Eric Irvin



Mr Chancellor,

But for Eric Irvin the history of Australian theatre in the nineteenth century would consist largely· of blank spaces. For over forty years he has been engaged in painstakingly thorough research in newspaper, archival and other primary sources in order to illuminate this fascinating part of our Australian cultural heritage. He acquired an immense knowledge of the general, cultural context of the British, American, and Australian repertoire and theatrical practice, enabling him to produce a series of works unlikely to be superseded for many years.

His Theatre Comes to Australia, published in 1971, is a magisterial account of drama in the earliest years of white settlement. His Dictionary of the Australian Theatre 1788-1914, published in 1985, immediately became the standard reference work. 

In between these two works came Australian Melodrama of 1981, which contains the identification of over 600 plays written and performed in Australia up to 1914. It has proved to be a most valuable codification for further research. Much of the scholarly study of colonial performance and popular culture that has proliferated in the last decade could not have been carried out without the aid provided by Eric Irvin. His assistance has been manifested not only in his publications but also in his generous personal responses to fellow research workers.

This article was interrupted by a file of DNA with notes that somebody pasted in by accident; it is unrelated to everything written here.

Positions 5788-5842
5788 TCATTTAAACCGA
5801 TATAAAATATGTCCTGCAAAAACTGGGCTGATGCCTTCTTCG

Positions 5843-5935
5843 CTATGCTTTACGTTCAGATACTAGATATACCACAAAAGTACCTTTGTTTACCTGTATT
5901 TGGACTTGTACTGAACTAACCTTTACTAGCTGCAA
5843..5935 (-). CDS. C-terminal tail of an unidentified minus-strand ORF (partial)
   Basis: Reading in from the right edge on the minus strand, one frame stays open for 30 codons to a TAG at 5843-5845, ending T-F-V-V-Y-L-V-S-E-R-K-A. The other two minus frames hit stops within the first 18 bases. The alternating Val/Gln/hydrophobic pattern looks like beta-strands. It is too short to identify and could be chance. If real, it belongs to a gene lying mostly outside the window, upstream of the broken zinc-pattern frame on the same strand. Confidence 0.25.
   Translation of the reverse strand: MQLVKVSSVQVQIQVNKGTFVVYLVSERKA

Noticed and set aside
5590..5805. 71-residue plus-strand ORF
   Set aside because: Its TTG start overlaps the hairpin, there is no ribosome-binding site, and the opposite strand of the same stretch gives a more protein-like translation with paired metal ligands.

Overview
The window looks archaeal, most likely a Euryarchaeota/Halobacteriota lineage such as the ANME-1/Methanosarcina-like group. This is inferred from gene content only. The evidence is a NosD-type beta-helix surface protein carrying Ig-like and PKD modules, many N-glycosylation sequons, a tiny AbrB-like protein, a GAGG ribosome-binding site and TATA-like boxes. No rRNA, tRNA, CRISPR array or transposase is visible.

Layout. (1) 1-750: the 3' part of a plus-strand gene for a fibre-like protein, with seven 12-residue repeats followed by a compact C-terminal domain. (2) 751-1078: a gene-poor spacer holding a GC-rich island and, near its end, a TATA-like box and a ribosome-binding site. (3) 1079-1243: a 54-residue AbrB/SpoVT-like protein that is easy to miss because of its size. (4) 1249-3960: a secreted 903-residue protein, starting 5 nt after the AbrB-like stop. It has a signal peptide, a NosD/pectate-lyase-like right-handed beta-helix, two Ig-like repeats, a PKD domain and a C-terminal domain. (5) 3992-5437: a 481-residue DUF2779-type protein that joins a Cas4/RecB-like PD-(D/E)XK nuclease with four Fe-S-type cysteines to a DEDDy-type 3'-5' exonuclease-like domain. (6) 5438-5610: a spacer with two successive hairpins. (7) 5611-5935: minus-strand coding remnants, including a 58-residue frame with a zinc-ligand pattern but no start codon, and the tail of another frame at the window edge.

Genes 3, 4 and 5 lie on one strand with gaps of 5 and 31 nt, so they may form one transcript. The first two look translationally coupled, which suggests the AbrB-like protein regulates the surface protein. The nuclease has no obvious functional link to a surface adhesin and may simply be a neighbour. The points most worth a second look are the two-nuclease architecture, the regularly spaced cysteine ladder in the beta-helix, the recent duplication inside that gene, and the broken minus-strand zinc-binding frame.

Mr Irvin's generosity has been of exceptional benefit to this University. At a time when there is a lucrative market in literary papers, he resisted tempting offers from two other major libraries in Australia in order to give his research papers-and his own working library-·tq the Library of The University of Queensland. 

All of this has been achieved from a background with few privileges and many disadvantages. Eric Irvin left school in Sydney at the age of fifteen as, in his own words, 'one of the drop-outs of the 1920s'. After a succession of semi-skilled jobs he studied art and window display at the East Sydney Technical College and began to write copiously. 

During the 1939-45 war he served in New Guinea and in Africa, first in the Signals Corps and later as an Education Officer. 

After the war he became a journalist, retiring from an editorial position on the Sydney Morning Herald in 1973. From that time on he has devoted himself almost entirely to the theatre research from the results of which we have derived such great benefit. 

Mr Chancellor, for his incomparable contributions to Australian theatre. history and for his selfless generosity to the cause of scholarship, I present to you Eric Irvin, poet and theatre historian, for the conferral of the degree of Doctor of Letters, honoris causa, to which he has been admitted by the Senate of the University. 



Doctor of Letters honoris causa